Forecasting Using Practice Projections, users can play with interactive sliders to determine which areas to focus on in order to reach desired goals. Looking for a 10% increase in production dollars? Use the sliders or enter the digits, and watch how the information cascades to other related metrics such as collections, based on historical productioncollection ratios, number of exams, starts, and more. Using this tool means you can create a plan to set specific, achievable goals by month, quarter, and year. Save and share with your team to gain alignment, achieve and celebrate wins. Contact us today for a free online demo. Email info@gaidge.com, visit www.gaidge. com, or call 800-287-3396. OP Volume 12 Number 1


uilt to Last. Built for You. Built by Boyd” is more than a tagline. It signifies the commitment that the Boyd team makes to each and every one of our customers. Best known for the durability and reliability of our award-winning products — including treatment chairs, mobile storage, and custom cabinetry — we combine over 60 years of design and manufacturing expertise to perfectly fit your unique space and esthetic preferences. We take great pride in the craftsmanship and longevity of all products built at our U.S.-based facility, so you can have confidence in your equipment for years to come.  

Learn about our featured products Perfect for orthodontic consultation rooms, the award-winning M3010 Series Exam and Treatment Chairs’ synchronized drop-toe design provides your patients with the most natural seated position during consultations or minor exams. These series of chairs come standard with all-steel frame construction, ergonomic winged backs, integrated full-function foot control, and more. Enhance these chairs with Ultraleather Pro™ upholstery and memory foam cushioning for maximum comfort. As anxiety for dental appointments has increased since COVID-19 disrupted our daily lives, doctors and their staff started looking for ways to ease patients’ nerves during an appointment. Boyd has developed products to help doctors fight the spread of harmful viruses and airborne diseases with the introduction of the Patient Divider and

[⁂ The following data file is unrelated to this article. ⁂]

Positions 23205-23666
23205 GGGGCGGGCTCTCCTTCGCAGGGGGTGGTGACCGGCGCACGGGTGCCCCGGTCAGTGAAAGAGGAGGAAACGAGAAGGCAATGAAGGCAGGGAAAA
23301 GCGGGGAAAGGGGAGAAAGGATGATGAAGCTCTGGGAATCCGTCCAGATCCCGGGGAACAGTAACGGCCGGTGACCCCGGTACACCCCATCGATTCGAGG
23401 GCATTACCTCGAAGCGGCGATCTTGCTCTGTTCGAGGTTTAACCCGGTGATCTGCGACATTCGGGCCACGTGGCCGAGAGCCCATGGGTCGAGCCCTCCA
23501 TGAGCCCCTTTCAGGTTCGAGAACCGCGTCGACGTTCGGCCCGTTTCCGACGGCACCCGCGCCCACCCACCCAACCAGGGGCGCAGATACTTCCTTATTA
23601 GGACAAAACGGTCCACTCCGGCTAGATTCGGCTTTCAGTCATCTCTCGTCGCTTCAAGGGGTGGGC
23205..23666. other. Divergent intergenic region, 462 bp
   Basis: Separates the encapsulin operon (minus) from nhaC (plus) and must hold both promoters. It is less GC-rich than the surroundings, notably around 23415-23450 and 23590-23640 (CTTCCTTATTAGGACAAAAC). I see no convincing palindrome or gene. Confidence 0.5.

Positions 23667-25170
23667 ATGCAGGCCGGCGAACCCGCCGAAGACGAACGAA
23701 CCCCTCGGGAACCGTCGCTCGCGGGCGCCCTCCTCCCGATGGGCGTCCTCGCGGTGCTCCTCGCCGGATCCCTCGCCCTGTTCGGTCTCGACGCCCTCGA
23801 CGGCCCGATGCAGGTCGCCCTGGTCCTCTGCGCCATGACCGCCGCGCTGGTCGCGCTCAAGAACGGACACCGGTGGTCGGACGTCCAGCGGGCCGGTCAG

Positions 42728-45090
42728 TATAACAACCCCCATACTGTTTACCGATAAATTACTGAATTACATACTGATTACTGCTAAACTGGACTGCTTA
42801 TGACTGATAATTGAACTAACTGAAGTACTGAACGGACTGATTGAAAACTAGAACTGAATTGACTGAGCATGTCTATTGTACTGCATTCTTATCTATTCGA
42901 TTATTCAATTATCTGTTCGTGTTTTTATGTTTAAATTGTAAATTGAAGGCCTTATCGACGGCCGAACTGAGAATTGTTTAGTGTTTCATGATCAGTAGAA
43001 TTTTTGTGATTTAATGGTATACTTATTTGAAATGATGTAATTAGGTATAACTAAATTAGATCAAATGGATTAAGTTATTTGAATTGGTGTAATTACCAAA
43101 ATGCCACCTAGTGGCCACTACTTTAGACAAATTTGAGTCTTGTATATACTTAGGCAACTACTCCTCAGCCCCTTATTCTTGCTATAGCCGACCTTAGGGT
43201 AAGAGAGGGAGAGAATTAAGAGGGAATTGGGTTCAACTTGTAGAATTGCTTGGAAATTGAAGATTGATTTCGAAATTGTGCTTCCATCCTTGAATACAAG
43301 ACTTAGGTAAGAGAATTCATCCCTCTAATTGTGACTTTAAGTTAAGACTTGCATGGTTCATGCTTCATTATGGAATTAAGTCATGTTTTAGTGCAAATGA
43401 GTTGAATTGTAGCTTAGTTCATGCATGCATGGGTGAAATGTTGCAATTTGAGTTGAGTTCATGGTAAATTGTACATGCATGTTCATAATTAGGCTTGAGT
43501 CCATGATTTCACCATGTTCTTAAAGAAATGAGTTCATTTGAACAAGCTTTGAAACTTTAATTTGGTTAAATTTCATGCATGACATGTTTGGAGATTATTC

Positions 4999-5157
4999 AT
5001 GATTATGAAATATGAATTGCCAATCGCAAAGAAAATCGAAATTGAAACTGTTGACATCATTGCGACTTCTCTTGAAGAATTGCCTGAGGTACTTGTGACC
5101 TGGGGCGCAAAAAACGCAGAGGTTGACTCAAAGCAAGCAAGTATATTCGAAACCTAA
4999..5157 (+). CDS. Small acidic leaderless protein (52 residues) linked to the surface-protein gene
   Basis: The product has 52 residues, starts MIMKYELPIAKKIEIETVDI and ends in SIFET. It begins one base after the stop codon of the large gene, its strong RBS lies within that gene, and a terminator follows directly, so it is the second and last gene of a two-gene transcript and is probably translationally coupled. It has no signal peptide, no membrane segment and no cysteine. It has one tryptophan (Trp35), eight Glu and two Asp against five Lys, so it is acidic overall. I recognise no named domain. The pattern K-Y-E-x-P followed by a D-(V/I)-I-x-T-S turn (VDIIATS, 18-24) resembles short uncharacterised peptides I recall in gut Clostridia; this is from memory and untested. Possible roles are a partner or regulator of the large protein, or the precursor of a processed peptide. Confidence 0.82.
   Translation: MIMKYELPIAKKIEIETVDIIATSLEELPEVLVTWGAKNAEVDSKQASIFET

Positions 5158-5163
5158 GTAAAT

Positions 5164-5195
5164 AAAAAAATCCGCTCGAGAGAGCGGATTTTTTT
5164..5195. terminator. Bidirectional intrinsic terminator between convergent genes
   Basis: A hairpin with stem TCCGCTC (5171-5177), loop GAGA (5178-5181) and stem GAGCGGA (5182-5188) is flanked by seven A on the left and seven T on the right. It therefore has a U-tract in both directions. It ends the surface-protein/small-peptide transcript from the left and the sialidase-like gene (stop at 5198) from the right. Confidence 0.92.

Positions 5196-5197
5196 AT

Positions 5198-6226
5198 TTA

C510 LED Exam Light. Volume 12 Number 1

Dental Aerosols Collector

Dental Aerosols Collector. The decorative Patient Dividers serve as a great option for privacy as well as a barrier against potential airborne pathogens between patients. Our Aerosols Collector is a top choice among the dental industry as it’s a low-cost and highly effective solution that collects droplets during operations. To complement your exam and treatment chairs, Boyd offers a series of standard Delivery Unit models for chairside, rear, or concealed delivery. With a limitless selection of laminate colors and grains, these units combine functionality, efficiency, and style. Choose standard or square back models to accommodate your storage and space requirements. The BOS-279, Boyd’s most popular Doctor/Assistant Seat, offers an ergonomic saddle seat, adjustable seat height and tilt, and a floating lumbar-support back. You’ll find a perfect fit with the seat’s wide range of possible adjustments. Like our patient chairs, Boyd’s Doctor/Assistant Seats are designed with your long-term comfort and spinal health in mind. Once you’ve chosen your seating and storage solutions, complete the picture with Boyd’s LED Exam Lights, which provide the latest in operatory light technology. Their cool, power-efficient, and reliable LEDs emit clear and natural white light for maximum